In a land area of 8,167 square kilometers, the diocesan territory covers East and West Garo Hills districts and the part of Goalpara district in south of Brahmaputra River in Megahalaya.
Tura is the biggest town in the diocese. William Nagar and Resubelpara are the other important towns in the diocese.
In 2017, the total population in the diocesan area was 1,144,167. Garos, Rabhas, Koch and Hajong are the major ethnic groups.
Garo, Rabha, Assamese, Khasi, Bengali and English are the languages used in the diocesan territory.
Although Christianity took its roots in Garo Hills as early as in 1867, it was only in 1933 that Catholic missionaries began organized evangelization work. Prior to 1933, some missionaries had occasionally visited areas inhabited by the Garos. Father Rudolf Fontaine, a Salvatorian priest then residing in Guwahati, was the first Catholic priest to visit Garoland in 1913. It is recorded that during the time of the Jesuit missionaries (1914-1922), Father Carberry SJ visited Laskarpara, a village of the Garos, in 1921.
The first Garo Catholics in Garo Hills were those baptized by the Holy Cross Fathers in the present Bangladesh and then migrated to Garo Hills, especially to those villages near Baghmara. The first apostle of Garo Hills was Peter Shem Momin, a Garo who received the Catholic faith while undergoing agricultural training in Shillong. He was responsible for the early conversions at Laskarpara, Chotcholja, Damit Apal, Kharkutta and Dilma.
The first Salesian missionary to tour Garo Hills was Father Gil in 1923. Fathers Piasecki and Marmol who visited Garo Hills and also those villages on the Baghmara site via Mymensing once a year followed him.
In 1931, Msgr. L. Mathias, the then prefect apostolic of Assam, appointed Fathers Pianazzi and Rocca to work among the Garos. As they were not allowed by the government to reside in Garo Hills, they took up residence at Dhubri in 1932. In 1933, the Fathers managed to obtain permission to stay in Garo Hills and thus opened the first Catholic mission at Tura. From then on many European priests of the Salesians of Don Bosco have worked tirelessly to spread the Gospel in Garo Hills.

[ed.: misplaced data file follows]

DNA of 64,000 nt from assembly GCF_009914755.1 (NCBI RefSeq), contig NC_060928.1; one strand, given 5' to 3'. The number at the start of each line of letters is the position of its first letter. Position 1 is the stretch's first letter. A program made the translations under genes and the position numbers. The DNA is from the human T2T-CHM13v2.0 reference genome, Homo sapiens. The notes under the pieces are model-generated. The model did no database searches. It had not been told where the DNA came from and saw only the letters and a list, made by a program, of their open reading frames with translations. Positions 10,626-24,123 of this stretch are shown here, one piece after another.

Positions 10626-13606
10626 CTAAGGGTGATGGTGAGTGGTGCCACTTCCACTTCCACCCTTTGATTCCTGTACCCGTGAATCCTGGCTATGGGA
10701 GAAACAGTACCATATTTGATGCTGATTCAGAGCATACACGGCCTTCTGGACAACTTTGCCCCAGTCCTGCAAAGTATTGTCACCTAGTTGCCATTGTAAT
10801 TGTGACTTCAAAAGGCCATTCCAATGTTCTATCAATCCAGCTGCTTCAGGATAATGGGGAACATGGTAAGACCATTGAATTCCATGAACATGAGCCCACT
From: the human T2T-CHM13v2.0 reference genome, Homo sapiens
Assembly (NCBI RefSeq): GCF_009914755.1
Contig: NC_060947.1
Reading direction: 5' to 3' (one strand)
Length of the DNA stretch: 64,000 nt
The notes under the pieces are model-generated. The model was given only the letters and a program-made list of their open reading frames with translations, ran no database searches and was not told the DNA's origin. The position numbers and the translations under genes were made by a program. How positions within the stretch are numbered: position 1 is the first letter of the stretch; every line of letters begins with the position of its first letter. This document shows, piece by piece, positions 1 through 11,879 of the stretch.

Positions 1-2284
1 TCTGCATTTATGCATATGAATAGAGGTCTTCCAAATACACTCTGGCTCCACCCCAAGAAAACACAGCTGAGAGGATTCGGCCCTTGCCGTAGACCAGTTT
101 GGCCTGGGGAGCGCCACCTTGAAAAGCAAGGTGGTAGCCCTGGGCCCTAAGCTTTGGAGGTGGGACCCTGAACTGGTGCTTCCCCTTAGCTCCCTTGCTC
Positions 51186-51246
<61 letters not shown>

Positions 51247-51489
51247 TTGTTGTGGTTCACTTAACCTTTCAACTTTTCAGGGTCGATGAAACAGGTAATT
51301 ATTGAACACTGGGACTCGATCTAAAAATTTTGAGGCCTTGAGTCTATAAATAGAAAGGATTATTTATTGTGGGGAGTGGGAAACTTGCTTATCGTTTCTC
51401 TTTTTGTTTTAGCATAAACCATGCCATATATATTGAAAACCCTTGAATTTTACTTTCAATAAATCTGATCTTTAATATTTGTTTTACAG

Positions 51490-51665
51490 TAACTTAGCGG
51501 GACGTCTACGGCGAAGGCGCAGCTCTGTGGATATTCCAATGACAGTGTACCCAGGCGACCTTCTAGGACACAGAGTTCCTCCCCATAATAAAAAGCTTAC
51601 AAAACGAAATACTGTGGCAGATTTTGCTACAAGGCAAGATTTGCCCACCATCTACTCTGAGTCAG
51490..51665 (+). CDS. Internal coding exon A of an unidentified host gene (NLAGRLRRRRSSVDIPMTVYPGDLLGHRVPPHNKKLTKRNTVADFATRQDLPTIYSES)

The missionary endeavors in Garo Hills received a great boost with the arrival of missionaries from South India. The first Indian missionaries to set foot in Garo Hills were Fathers M.P. Alexander and Mathew Elanjipuram who came to Garo Hills in 1956. Father E.O. Mathew in 1959 and Fathers George Mamalassery and George Elavankunnel in 1960 followed them. In the year 1970, the MSMHC Sisters, the Missionary Congregation of Blessed Sacrament Fathers and some diocesan priests from Changanacherry diocese volunteered to work in Garo Hills.
Bishop O. Marengo SDB, former ordinary of Dibrugarh and Tezpur, was appointed episcopal vicar in 1972. On April 7, 1973, Tura was made a diocese by detaching territories from the archdiocese of Shillong-Guwahati with Bishop Marengo as apostolic administrator. At that time, the diocese had around 40,000 Garo Catholics spread over the entire Garo Hills and the Goalpara and Kamrup districts of Assam.
In 1976, the first Garo priest Father Crispinus Rangsa from Baghmara was ordained.
Pope John Paul II relieved Bishop Marengo of the office of apostolic administrator on Feb. 8, 1979, and appointed Father George Mamalassery as the first bishop of Tura. The new bishop was consecrated on March 18, 1979.
Bishop George opened many more new parishes and built many spacious churches at key centers.
In 1987 Bishop George invited the Salesians of Don Bosco to open the much needed Catholic College at Tura to the great benefit of many Catholic boys and girls.
On June 17, 2004, Pope John Paul II nominated Father Andrew R Marak as the coadjutor bishop of Tura. He was ordained bishop on Oct. 3, 2004 at Tura.
On completion of 75 years of age on April 22, 2007, Pope Benedict XVI accepted the resignation of Bishop George, and appointed Bishop Andrew R. Marak as the Bishop of Tura. Bishop George has rendered yeoman service for well over 28 years to the people of Garo Hills both as a religious leader and a Social worker.
The villages and small towns are administered by elected local bodies called panchayats and municipalities respectively.
The diocesan area is well connected in terms of transport infrastructure by roads. The nearest airport is in Guwahati city.
The per capita income in the diocesan territory is Rs 18,274 ($394) as of January 2010. Farming is the major occupation.
Government and private operators provide extensive telecommunication facilities in the diocesan area. The diocese is well connected by local cable TV networks.
Nearly 55 percent is the literacy rate in the diocesan territory.
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